Cottonwood PD, local schools team up to catch drivers running bus stop signs
COTTONWOOD – Parents put children on a school bus safely every morning, but bus drivers and police officers are making sure the bus trip doesn’t become the most dangerous thing they do all day.
Transportation Director J.R. Roland, who drives a bus for the Cottonwood-Oak Creek School District, said he sees a vehicle run his stop sign on his bus about once a week.
It can be nerve-wracking while he’s seated inside a bus at the wheel, and small children are outside the bus trying to cross the street and vehicles don’t stop.
“We got to try to have those discussions with the students of how to react when they hear us blow the horn at them,” Roland said. “If we are blowing the horn at them, then that means definitely danger is very, very near.”
So the district has partnered with the Cottonwood Police Department to conduct increased school-area traffic enforcement in September, and the school district is having bus evacuation training for all COCSD students next Thursday and Friday.
The traffic enforcement project, funded by a Governor’s Office of Highway Safety grant, allows for additional officers to patrol public school areas in Cottonwood.
Officers will be watching for traffic violations such as motorists speeding through school zones and vehicles driving past school bus warning devices such as flashing lights with stop arms and pedestrian crosswalks.
Police officers, who have come in early on school detail, have issued two citations this week, according to Cottonwood PD. The vehicle they drive has “ghost markings” on the cruiser which makes it more difficult to detect.
“Our community has had an increase in the number of drivers that are disregarding school bus safety stop arms,” explained the COCSD. The district is working very closely with Cottonwood PD as well as Yavapai County Sheriff’s Office (YCSO) to increase awareness and enforcement of school bus safety laws.
Roland said the location where many motorists have been passing school buses is on State Route 89A in Bridgeport near Verde River bridge.
Even though it’s five lanes, two lanes each-way and a center medium, motorists are required to stop in each direction, Roland said. People don’t understand that the center lane has to be a physical barrier like divider up by the Catholic Church in order not to stop if they are coming the other way.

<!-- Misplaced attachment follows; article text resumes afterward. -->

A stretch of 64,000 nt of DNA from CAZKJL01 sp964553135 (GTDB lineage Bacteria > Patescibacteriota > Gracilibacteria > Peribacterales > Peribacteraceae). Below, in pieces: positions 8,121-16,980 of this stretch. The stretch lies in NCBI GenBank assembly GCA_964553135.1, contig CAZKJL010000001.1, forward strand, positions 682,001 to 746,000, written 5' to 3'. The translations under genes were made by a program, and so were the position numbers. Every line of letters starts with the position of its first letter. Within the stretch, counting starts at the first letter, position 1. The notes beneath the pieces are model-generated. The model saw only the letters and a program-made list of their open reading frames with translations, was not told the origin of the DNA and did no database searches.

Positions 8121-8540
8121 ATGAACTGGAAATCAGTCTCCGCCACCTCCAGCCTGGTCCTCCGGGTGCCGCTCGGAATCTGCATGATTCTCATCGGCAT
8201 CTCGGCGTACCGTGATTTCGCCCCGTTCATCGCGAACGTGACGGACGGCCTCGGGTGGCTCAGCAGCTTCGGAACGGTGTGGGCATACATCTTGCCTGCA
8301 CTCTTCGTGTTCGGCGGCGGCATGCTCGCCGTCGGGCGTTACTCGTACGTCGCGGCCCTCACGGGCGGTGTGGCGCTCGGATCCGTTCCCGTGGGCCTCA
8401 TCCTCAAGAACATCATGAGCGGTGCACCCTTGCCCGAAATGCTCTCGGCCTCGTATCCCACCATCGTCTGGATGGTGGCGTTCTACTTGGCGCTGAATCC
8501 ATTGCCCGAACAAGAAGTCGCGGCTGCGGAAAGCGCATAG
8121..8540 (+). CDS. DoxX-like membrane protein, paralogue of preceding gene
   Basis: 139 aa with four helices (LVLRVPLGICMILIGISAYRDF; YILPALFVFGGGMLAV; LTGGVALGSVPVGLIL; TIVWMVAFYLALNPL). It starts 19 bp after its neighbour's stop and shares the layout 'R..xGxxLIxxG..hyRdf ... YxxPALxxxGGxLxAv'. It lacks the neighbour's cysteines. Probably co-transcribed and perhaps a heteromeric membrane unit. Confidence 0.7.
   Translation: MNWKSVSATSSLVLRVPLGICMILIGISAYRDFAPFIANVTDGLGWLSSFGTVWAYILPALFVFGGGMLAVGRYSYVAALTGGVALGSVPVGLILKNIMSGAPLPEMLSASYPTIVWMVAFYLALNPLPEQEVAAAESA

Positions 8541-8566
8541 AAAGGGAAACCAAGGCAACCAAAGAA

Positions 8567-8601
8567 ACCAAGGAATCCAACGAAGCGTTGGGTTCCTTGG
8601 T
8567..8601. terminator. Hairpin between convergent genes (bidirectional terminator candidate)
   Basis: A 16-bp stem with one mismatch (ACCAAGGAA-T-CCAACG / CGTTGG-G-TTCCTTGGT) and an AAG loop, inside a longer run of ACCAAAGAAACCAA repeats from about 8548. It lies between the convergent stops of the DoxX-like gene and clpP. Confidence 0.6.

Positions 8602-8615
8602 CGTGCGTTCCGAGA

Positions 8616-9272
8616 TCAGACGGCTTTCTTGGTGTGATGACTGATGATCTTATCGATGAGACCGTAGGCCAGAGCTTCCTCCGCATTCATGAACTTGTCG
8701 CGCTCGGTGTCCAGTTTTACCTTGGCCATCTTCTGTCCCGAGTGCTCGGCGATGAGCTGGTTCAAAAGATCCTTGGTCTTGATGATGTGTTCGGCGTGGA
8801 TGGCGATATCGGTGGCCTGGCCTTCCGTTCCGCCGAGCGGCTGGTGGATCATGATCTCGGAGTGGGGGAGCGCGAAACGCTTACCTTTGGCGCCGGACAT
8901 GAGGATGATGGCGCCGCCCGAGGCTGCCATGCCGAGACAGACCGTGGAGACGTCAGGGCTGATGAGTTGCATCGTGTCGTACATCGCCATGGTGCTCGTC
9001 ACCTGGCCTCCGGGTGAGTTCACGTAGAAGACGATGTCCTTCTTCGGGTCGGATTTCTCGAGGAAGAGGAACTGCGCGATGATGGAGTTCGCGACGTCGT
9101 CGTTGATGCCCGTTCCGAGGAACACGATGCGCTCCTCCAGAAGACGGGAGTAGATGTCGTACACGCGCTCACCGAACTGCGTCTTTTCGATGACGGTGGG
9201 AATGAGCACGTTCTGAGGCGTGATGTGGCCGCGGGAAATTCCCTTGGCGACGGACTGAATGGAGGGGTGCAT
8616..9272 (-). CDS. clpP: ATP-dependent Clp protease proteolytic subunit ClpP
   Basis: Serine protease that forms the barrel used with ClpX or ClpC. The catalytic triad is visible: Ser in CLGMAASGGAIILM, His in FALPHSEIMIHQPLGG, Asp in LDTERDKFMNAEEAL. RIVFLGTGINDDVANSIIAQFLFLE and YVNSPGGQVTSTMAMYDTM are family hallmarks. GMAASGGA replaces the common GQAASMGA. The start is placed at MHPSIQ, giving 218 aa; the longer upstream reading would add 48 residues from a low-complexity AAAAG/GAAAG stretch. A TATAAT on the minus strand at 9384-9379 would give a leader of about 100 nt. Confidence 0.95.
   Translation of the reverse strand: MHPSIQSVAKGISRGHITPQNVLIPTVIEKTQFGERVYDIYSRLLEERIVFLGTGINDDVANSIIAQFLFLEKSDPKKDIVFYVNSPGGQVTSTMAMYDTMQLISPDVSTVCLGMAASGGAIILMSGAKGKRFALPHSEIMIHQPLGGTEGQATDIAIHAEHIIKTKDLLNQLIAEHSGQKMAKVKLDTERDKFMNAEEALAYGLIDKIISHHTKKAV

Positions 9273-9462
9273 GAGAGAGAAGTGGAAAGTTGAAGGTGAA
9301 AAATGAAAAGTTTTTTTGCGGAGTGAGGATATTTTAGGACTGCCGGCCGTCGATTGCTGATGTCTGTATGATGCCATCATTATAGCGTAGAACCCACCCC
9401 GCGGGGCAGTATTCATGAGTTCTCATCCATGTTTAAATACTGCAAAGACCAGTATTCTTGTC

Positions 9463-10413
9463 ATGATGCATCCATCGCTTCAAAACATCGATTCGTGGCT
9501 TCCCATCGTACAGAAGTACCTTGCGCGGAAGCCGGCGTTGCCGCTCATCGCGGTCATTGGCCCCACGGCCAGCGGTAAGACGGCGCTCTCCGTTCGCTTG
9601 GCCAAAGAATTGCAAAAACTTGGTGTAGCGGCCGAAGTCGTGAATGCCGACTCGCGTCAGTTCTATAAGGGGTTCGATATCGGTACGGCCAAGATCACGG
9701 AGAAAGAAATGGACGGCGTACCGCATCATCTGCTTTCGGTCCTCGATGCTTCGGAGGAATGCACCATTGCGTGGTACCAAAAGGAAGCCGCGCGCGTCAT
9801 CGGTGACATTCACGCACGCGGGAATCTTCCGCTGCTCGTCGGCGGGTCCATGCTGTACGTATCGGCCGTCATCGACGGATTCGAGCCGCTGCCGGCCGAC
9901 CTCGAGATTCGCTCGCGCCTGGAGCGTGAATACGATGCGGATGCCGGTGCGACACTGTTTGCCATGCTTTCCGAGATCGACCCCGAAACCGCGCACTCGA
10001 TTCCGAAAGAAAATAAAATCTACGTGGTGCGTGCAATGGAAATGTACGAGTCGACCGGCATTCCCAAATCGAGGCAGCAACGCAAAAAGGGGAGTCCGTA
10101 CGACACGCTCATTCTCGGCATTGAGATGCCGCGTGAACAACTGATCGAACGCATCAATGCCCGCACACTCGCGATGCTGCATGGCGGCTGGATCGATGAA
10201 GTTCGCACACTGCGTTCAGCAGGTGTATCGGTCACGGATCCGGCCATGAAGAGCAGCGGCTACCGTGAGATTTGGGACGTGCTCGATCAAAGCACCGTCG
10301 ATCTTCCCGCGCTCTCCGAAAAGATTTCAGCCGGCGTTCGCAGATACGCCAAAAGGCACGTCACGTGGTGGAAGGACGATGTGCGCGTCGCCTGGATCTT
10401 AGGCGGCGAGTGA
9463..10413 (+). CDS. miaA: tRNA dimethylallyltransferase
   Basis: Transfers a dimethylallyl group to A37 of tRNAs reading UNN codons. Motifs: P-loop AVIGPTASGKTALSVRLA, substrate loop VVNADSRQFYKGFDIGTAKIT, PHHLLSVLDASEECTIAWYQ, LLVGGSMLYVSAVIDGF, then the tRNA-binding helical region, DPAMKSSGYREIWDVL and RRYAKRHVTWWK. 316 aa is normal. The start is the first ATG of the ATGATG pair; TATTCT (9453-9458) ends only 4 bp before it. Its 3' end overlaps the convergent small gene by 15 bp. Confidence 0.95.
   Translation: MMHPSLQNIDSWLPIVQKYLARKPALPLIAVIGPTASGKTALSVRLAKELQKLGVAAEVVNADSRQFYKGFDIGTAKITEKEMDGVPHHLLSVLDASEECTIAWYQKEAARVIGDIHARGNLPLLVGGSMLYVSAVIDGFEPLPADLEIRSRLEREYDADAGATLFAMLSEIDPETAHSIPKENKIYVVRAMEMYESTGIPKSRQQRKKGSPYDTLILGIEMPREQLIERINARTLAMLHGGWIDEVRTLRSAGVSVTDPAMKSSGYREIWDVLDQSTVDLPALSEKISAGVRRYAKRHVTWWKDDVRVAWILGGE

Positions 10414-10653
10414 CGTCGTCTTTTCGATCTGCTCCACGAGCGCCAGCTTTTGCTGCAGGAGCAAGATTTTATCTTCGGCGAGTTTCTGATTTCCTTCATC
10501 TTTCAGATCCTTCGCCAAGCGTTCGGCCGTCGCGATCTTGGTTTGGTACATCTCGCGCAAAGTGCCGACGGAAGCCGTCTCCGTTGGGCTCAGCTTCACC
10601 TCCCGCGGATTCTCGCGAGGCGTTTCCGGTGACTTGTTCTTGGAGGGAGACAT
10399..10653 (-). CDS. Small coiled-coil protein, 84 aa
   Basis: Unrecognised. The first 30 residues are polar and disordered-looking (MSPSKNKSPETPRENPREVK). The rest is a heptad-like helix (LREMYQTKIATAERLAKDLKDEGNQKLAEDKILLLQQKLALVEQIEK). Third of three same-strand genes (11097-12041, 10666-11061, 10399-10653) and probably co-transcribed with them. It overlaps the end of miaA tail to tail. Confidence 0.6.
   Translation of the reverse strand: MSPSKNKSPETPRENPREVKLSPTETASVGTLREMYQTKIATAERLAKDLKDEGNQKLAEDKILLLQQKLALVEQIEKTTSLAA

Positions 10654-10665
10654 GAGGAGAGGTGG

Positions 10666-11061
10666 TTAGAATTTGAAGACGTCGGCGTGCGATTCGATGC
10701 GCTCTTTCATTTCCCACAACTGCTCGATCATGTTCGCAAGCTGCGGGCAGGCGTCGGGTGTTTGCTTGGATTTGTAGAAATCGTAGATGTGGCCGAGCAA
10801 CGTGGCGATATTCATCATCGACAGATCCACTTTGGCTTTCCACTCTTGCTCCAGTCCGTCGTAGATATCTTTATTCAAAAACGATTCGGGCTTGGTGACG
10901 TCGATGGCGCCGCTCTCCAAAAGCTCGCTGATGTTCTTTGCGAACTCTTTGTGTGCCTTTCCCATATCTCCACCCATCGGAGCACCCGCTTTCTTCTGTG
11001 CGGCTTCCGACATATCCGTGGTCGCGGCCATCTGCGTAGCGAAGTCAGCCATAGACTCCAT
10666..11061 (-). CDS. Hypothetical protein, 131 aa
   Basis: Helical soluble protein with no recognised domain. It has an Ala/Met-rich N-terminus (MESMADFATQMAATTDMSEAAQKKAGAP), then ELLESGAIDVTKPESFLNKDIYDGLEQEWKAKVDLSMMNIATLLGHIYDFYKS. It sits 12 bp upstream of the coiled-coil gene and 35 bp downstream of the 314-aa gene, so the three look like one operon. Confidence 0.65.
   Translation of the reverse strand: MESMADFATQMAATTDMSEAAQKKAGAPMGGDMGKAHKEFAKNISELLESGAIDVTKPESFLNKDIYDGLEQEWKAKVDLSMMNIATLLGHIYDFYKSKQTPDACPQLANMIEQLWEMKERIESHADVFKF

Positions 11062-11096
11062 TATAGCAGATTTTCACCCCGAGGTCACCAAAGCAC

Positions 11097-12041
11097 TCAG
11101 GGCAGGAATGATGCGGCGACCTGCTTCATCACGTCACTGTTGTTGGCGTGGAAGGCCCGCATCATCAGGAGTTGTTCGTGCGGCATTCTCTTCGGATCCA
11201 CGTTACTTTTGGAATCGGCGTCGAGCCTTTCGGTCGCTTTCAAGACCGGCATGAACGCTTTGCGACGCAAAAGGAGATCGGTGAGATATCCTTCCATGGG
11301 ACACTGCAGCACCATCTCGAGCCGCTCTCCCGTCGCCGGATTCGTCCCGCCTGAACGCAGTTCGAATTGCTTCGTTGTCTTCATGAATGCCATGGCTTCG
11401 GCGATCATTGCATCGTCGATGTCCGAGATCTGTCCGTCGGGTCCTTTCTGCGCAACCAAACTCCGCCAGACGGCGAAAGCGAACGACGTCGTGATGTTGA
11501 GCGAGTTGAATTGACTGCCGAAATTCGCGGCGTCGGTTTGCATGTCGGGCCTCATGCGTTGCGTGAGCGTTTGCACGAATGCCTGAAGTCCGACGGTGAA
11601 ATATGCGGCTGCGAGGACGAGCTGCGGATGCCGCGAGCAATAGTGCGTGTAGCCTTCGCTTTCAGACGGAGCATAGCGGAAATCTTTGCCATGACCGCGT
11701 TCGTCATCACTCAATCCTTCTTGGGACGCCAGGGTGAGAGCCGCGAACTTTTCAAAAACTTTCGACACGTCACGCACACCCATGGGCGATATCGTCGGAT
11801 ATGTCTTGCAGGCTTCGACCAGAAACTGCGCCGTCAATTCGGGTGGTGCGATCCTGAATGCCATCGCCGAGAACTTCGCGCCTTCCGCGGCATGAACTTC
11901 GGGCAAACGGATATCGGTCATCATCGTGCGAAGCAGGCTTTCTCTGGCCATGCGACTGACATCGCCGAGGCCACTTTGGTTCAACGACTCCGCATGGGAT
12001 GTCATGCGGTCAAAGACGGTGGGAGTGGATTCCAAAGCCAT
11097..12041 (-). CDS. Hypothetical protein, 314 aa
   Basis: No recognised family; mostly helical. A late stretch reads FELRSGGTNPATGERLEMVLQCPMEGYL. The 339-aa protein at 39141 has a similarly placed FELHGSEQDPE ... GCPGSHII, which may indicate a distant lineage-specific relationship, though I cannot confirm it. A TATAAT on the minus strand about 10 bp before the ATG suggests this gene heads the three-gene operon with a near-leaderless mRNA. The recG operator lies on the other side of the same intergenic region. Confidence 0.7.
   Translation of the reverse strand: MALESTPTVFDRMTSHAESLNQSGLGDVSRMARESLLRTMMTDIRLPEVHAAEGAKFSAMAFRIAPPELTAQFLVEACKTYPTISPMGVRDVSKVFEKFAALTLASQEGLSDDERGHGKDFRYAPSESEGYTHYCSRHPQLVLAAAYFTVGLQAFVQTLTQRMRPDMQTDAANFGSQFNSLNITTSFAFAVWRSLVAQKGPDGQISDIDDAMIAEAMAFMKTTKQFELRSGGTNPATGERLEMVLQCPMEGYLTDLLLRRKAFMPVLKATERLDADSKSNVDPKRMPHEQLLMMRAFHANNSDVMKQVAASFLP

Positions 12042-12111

Some motorists pass in the same direction that the bus is going, he pointed out. If a motorist is behind a bus, and the amber lights go on, Roland said they should stop and not try to pass the bus and get caught by the buses’ stop sign arm.
The bus drivers are aware of the cars around them in their mirrors and try to swing out the stop sign at the appropriate time to load or drop off the students safely, Roland said.
Other high-risk areas for the buses are around the four schools, by the duck pond in the Verde Village, Del Rio Drive near the Mountain View School and at Eagle View Drive.
Traffic will get kind of backed up there a little bit in the morning time and people will get impatient and “not do the right thing,” he said.
Roland said there is a shortage of bus drivers right now because of the pandemic and a lot of the drivers are retired people.
“Right now we are about five drivers short, minimum,” he said.
Currently, the district has 18 drivers to fill the shift of three hours in the morning and three hours in the afternoon. The school is trying to find work for some of the drivers in the maintenance department or in the classroom to fill the split.
The school district trains the bus drivers, and they need to a pass background check and have a clean driving record.
Bus drivers go through 14 hours of classroom training and 20 hours of behind-the-wheel training.
Half the drivers are women, Roland said. “Ladies do a really, really good job.”
“It is nerve-wracking. You have to have a special personality to be a bus driver,” Roland said. “There’s a lot that goes on.”
“I will let them know before they go down the steps of the bus, ‘this is what I need you to do.’” Roland said referring to the students. “And I need you to obey what I am asking.”
And it’s pretty well followed, he added.
Email Vyto Starinskas at email@example.com, or call 928-634-2241, ext. 6031.